Discovering Zimbabwe: A Conversation with Alexander Bedria for Oscar Hopeful THE ZIM | The Fan Carpet Ltd • The Fan Carpet: The RED Carpet for FANS • The Fan Carpet: Fansites Network • The Fan Carpet: Slate • The Fan Carpet: Theatre Spotlight • The Fan Carpet: Arena • The Fan Carpet: International

Discovering Zimbabwe: A Conversation with Alexander Bedria for Oscar Hopeful THE ZIM

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Alexander Bedria’s The Zim takes home the prestigious Best of Fest award at the LA Shorts International Film Festival Actor Alexander Bedria’s directorial debut The Zim, which he also wrote, took home the top prize when it recently premiered at LA Shorts International Film Festival.

Almost 300 shorts were in contention for the award.

The Zim is the story of one man’s struggle to protect his farm and loved ones from a violent land invasion. Inspired by true events that occurred during the controversial Zimbabwean land seizures in the early 2000’s, The Zim follows the story of farmer Daniel Silva (Alexander Bedria) who must decide between fleeing the country or standing his ground.

William Zimunya (native Zimbabwean Tongayi Chirisa), his farmhand, is torn between loyalty to his lifelong friend and fear of the powerful men who lead the charge to invade the farm.

“I was inspired by the men and women who endured extraordinary hardship, yet never lost their humanity. I hope the film honours them,” said writer/director Alexander Bedria who nearly five years researching, developing and crowdfunding the film.

As an actor, Bedria has displayed considerable range, recently guest starring on the Showtime series Ray Donovan and HBO’s The include: Scandal, Criminal Minds, 90210, CSI: Miami and The Amazing Spider-man.

This drama stars Alexander Bedria (The Newsroom, Ray Donovan), Tongayi Chrisa (iZombie, Gaffigan), Amanda Wing (Sunshine State), Constance Ejuma (Criminal Minds: Beyond Borders, 24), Shaun Baker (V.I.P) and Caroline Largerfelt (Gossip Girl).

The Fan Carpet‘s Camila Sayers had the opportunity of speaking to Alexander Bedria for The Zim



Firstly, can you tell us what motivated you to write and direct a film about the Zimbabwean land seizures?

I didn’t know much about the land seizures until a friend who was living in Zimbabwe told me about them. I became fascinated with the topic, especially after digging into the research and watching the harrowing documentary “Mugabe and the White African.” The subject felt far reaching to me, and touched on many themes that would be powerful in a narrative story.


Did you have any trepidation about writing and acting in a story which deals head on with the racial and social tension present in these land disputes?

Of course, but I found that the trepidation would funnel into deeper feeling of responsibility to the people and history we were dramatising. The subject is one that remains controversial, and the scars of the conflict run deep for so many. Every aspect of the production was meticulous in the push for authenticity, from the screenwriting to to the production design to the accents the actors utilized. I knew that we’d have a magnifying glass on us, and needed to feel that we did everything in our power to get it right. Tongayi (Chirisa), who is from Zimbabwe, was amazing in this regard.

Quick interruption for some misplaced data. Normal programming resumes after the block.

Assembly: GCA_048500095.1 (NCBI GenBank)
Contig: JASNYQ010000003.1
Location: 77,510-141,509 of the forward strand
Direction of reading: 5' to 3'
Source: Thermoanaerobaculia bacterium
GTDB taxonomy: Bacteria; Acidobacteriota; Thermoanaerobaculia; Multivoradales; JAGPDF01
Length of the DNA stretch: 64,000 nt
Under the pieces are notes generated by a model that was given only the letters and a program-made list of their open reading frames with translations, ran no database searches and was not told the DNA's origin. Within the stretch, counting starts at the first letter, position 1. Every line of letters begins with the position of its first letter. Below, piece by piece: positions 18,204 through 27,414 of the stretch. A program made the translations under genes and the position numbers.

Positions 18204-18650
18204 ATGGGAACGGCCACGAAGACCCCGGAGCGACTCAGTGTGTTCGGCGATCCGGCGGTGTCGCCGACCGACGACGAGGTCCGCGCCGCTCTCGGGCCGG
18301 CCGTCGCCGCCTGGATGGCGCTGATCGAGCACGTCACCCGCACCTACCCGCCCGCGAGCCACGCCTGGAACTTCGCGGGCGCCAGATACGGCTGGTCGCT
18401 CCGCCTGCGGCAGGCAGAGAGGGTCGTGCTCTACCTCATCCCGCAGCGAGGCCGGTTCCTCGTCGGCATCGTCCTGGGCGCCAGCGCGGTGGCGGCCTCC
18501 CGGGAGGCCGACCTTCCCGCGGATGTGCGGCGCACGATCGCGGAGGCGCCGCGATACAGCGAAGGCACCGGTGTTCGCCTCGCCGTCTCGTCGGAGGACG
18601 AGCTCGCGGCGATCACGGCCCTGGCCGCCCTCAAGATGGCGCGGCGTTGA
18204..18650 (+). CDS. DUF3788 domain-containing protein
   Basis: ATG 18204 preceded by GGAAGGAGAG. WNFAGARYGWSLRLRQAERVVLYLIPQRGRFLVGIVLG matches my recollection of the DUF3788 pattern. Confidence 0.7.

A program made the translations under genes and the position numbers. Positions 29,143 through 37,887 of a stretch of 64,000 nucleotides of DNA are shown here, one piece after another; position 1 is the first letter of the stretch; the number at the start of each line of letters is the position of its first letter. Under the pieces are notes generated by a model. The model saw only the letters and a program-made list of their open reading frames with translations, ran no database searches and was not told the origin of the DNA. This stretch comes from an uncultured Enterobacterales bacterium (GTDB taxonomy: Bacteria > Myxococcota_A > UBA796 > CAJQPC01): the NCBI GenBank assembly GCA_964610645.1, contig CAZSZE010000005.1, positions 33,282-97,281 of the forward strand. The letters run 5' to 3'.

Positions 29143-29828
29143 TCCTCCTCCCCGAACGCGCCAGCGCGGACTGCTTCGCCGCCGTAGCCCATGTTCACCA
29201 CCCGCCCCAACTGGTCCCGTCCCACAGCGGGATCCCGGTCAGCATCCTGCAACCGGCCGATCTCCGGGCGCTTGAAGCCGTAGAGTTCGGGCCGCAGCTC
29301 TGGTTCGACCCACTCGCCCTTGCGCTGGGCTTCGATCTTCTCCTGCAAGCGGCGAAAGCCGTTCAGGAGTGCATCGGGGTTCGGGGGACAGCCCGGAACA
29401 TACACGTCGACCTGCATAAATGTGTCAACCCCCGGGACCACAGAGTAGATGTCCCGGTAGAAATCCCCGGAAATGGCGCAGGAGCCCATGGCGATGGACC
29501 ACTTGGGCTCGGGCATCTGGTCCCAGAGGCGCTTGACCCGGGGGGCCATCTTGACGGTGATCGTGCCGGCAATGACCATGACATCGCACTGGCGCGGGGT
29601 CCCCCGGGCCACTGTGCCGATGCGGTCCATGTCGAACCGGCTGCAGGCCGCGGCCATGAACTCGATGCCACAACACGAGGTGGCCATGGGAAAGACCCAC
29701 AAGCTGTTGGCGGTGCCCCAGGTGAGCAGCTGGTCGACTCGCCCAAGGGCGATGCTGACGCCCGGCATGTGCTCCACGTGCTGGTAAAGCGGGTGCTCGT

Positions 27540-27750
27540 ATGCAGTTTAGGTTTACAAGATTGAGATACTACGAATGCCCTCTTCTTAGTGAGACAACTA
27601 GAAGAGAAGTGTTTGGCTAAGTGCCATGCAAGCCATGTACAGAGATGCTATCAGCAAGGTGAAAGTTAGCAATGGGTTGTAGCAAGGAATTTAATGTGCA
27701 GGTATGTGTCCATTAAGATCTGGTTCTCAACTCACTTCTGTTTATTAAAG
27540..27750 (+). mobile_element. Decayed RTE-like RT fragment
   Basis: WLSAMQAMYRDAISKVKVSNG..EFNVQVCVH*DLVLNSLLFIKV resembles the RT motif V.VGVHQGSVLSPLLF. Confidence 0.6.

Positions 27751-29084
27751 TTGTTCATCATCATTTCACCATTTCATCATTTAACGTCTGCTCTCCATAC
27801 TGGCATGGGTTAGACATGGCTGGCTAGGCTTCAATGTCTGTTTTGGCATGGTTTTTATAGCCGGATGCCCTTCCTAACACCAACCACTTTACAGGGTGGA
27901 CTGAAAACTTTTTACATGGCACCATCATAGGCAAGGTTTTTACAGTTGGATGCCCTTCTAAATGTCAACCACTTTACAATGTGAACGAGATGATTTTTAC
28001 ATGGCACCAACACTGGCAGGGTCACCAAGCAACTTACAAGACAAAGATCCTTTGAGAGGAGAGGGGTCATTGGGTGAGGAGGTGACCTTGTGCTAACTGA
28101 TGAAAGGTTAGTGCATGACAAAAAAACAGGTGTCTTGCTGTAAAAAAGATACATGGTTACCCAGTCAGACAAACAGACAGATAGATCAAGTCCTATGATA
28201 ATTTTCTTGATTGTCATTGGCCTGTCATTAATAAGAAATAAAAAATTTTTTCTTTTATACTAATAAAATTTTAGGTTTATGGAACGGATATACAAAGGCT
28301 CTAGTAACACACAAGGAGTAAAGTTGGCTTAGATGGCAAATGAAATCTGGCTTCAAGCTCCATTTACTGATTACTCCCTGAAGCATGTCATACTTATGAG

He was like a compass helping me navigate the waters of verisimilitude and racial politics throughout the entire process.


The dialogue is very gripping, it seems that you made very clear choices on the words and phrases used, not much is said but when it is, it is very strong. How was the process for you as a writer?

Early drafts were far more dialogue heavy, but draft by draft, dialogue not critical to the specific story in our film was cut. This continued well into the editing process. It was almost surgical, walking the line between serving both historical context and dramatic tension. Some tough creative decisions were made throughout, but I am very proud of where we landed.



The cinematographer, Matthew Macar does an incredible job, where was the film shot and how challenging was scouting for a location which had such importance to the core of the story?

Our scouting process took a few years. Since we were shooting in Southern California, it was especially important that we find as close a match to Zimbabwe as we could. We must have looked at every movie ranch in the area, and dozens of private farms and homes. In the end, our producer Shannan Keenan found a ranch that was perfect for us. The owners could not have been more generous and accommodating.

And I really can’t say enough about what Matt Macar was able to do with the visuals, especially with limited resources. He’s the real thing.


How was it working with the incredibly tight knit and talented cast, as a director and an actor?

It was fantastic. As a director, they made my job easy. The cast was committed to this project long before shooting began, and when the first day came, they were fully immersed and gave everything they had. As an actor, I was equally fortuitous, because I just had to be present with them – in the moment – and react honestly.


Lastly, as this is a film is firmly grounded against a political backdrop, how do you feel to get the amazing reaction the film has so far had?

I am humbled by it, because I owe so much to the many people who helped make it happen. It’s been five years since I first started working on this project, and I just feel incredibly grateful – amidst countless the obstacles we faced – that we were able to see it through.




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